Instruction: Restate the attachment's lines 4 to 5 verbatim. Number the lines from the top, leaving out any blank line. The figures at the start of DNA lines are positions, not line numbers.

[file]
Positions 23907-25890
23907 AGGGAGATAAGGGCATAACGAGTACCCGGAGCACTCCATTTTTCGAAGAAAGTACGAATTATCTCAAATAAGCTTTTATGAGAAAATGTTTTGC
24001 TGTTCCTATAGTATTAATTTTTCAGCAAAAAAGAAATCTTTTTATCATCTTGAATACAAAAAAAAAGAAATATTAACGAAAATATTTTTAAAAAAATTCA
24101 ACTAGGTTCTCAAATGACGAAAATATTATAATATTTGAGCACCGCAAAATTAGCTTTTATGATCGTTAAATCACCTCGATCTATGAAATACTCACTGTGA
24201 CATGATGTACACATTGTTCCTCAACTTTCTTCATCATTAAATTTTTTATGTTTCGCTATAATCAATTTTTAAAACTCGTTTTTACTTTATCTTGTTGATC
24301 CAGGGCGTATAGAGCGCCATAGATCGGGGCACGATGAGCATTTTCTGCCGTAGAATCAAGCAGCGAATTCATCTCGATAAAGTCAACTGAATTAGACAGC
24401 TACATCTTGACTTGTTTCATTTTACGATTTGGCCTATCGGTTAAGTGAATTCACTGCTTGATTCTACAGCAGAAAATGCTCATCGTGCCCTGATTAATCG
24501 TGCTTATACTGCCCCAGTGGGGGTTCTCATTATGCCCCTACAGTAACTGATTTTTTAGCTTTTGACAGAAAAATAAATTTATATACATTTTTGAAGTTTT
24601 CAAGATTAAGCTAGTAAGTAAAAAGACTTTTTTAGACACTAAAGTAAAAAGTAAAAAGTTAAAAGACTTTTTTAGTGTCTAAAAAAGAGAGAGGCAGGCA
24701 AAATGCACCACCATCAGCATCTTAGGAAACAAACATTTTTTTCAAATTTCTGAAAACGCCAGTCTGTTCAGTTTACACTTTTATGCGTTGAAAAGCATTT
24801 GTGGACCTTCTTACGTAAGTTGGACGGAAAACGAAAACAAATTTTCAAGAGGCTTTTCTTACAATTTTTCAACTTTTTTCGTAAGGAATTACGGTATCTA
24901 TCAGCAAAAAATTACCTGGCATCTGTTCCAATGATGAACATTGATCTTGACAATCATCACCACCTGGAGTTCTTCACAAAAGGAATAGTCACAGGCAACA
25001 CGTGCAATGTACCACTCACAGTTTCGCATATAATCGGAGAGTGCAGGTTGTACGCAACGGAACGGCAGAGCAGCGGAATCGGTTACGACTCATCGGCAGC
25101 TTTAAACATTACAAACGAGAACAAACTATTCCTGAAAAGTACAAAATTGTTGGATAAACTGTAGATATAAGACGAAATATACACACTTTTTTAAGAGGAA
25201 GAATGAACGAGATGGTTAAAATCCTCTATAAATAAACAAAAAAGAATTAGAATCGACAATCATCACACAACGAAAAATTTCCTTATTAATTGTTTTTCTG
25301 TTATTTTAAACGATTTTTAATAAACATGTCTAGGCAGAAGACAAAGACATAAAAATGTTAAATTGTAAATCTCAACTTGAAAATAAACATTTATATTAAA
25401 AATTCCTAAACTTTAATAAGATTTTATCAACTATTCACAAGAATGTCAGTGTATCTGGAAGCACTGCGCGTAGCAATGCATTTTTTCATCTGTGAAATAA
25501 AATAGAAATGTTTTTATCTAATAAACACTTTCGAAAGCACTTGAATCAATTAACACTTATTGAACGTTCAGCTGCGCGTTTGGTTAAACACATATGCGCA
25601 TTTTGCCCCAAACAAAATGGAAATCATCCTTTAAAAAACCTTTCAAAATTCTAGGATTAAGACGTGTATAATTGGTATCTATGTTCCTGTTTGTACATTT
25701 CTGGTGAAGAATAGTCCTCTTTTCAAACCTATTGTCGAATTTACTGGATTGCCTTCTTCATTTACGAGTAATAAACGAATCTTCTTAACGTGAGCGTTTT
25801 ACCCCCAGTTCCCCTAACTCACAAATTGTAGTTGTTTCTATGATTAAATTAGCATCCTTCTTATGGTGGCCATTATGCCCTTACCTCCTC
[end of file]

24101 ACTAGGTTCTCAAATGACGAAAATATTATAATATTTGAGCACCGCAAAATTAGCTTTTATGATCGTTAAATCACCTCGATCTATGAAATACTCACTGTGA
24201 CATGATGTACACATTGTTCCTCAACTTTCTTCATCATTAAATTTTTTATGTTTCGCTATAATCAATTTTTAAAACTCGTTTTTACTTTATCTTGTTGATC